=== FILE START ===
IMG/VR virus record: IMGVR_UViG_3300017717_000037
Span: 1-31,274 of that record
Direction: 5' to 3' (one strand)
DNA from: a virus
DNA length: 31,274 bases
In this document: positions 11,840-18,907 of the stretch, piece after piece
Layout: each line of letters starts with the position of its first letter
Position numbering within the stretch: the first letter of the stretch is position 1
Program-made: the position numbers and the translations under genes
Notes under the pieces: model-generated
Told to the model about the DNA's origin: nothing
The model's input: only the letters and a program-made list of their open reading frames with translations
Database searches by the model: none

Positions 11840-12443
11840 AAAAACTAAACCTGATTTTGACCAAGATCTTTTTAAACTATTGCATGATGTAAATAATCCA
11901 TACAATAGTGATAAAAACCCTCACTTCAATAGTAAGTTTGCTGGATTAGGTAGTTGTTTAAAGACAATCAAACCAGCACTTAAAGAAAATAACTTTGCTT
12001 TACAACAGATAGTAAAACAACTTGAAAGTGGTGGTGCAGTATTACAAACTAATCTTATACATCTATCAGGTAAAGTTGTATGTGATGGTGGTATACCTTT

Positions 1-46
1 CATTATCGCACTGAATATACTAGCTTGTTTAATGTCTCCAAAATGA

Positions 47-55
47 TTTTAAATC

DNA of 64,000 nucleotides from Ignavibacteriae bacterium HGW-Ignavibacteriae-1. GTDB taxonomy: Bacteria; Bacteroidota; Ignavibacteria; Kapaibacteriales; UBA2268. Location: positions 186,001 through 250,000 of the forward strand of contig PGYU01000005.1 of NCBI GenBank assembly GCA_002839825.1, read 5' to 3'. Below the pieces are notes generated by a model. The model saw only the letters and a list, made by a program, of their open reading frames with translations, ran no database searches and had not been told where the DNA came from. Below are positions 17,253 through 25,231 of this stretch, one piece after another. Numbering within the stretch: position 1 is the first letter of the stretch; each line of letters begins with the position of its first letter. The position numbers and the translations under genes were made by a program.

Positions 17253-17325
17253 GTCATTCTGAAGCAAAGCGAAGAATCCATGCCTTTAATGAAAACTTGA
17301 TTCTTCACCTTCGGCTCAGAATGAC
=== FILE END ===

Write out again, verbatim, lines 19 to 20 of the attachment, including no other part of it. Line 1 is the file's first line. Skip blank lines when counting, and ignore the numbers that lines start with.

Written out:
1 CATTATCGCACTGAATATACTAGCTTGTTTAATGTCTCCAAAATGA

Positions 47-55